Friday, October 23, 2009

Multiple Offerings

Artists work solo for the most part and we like it that way, thank you very much.

At the same time, a little outside interest in our work usually goes a long way in advancing what we make. This is one of the reasons why it’s important to show. Other eyes make the work evolve.

It can be one of the curator’s roles to stimulate this evolution before the formal exhibition. Like a good editor, a good curator can offer a reading of or a challenge to the work in progress. This year, for example, I worked with an artist-curator who said, “These six, and make three more to complete it as a series for the installation.” That was hugely stimulating without being overbearing.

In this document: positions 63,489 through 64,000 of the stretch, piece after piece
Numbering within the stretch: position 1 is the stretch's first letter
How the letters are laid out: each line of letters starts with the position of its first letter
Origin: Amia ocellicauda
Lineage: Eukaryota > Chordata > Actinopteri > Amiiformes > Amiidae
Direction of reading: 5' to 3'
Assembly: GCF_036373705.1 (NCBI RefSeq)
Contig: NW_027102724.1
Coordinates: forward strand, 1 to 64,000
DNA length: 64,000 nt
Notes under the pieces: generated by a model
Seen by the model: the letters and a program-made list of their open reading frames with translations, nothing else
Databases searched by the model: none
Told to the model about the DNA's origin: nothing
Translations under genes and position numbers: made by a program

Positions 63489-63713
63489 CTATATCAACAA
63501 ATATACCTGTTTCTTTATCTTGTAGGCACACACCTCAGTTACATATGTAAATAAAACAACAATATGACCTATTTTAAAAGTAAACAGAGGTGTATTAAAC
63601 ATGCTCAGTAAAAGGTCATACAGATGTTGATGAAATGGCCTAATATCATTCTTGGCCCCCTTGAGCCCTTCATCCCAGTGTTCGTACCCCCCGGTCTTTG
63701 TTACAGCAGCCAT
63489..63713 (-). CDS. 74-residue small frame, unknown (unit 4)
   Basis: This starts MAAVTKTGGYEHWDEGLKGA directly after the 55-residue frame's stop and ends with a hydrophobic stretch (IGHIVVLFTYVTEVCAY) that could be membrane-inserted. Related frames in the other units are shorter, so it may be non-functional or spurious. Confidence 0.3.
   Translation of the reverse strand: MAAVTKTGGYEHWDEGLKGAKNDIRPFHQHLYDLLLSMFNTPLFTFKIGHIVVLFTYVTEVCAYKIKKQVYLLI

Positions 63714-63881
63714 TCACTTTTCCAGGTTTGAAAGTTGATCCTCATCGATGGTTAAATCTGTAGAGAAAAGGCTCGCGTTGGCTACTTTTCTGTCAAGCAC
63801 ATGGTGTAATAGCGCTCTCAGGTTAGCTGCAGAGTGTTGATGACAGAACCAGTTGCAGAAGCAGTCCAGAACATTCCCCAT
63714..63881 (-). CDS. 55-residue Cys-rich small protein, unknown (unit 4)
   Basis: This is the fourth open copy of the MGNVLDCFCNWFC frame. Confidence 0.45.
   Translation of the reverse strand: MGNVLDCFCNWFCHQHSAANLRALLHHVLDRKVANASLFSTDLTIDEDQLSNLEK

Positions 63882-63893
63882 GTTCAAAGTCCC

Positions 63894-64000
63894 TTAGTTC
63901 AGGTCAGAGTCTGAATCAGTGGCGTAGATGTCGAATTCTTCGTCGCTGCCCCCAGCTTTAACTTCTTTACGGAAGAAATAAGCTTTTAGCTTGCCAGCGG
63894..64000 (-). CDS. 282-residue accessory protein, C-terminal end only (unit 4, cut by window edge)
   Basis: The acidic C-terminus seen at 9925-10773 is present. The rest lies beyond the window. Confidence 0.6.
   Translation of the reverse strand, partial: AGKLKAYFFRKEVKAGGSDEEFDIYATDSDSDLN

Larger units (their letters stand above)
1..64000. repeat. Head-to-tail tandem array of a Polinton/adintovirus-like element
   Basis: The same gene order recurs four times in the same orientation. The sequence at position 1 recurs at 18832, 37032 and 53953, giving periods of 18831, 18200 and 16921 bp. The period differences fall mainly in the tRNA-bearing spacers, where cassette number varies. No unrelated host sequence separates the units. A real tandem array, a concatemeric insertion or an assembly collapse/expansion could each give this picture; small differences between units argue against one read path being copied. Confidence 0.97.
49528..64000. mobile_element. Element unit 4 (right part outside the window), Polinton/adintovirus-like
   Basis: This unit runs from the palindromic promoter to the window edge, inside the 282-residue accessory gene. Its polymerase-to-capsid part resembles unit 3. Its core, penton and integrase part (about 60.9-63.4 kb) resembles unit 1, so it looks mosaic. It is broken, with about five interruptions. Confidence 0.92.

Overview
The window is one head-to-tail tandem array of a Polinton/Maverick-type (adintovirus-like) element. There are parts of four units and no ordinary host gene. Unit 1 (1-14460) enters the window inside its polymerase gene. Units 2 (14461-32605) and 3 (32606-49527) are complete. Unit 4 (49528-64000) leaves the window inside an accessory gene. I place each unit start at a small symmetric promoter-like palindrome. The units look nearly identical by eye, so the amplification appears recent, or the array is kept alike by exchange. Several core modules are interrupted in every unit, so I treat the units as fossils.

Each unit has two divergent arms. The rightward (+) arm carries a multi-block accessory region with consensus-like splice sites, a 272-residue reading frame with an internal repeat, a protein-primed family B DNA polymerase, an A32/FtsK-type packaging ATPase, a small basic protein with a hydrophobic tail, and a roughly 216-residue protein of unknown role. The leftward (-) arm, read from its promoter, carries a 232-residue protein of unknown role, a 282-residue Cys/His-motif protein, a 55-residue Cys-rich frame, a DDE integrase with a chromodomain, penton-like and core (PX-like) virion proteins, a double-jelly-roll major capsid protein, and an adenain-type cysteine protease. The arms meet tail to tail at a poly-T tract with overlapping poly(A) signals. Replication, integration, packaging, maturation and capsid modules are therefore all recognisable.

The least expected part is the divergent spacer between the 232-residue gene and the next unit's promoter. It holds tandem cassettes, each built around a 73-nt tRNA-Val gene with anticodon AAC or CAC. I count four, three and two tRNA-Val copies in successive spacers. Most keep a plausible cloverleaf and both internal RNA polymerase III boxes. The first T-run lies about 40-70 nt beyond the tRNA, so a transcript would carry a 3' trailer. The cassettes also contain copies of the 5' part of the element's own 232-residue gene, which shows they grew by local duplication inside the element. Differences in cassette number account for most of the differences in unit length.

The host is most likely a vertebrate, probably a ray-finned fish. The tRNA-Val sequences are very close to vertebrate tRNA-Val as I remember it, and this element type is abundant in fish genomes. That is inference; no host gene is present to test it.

So rather than spreading out to visit as many artists as I possibly can to put together Donkey Trail, it makes sense to me to go down deeper with a few that I already know and admire. To be continued.

On another note completely, please admire the magnificently bold lines painted on the Greek vase above used for multiple offerings. Circa 2300-2200 BC. Now that’s old. On view now at the Metropolitan Museum of Art.

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